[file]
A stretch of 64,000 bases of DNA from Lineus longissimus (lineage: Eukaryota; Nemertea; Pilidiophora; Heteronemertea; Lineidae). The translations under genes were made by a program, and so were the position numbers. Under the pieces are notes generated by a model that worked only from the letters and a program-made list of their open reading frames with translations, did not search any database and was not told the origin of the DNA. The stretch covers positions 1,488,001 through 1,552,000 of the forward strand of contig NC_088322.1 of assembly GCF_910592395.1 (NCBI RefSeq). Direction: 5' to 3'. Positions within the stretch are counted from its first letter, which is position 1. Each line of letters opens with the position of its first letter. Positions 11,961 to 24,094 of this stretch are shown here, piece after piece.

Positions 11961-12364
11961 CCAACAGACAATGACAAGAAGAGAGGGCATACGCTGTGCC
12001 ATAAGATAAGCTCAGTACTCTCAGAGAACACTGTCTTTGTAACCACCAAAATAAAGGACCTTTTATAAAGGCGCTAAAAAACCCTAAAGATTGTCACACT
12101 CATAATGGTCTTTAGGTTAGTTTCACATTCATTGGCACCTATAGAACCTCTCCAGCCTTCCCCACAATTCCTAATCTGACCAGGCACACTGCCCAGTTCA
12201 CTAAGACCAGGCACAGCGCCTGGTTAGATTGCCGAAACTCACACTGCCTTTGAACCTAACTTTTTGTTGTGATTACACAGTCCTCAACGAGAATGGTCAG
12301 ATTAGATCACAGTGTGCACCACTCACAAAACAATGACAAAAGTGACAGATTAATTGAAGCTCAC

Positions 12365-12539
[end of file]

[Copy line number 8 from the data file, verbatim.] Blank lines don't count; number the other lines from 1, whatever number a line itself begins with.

Positions 12365-12539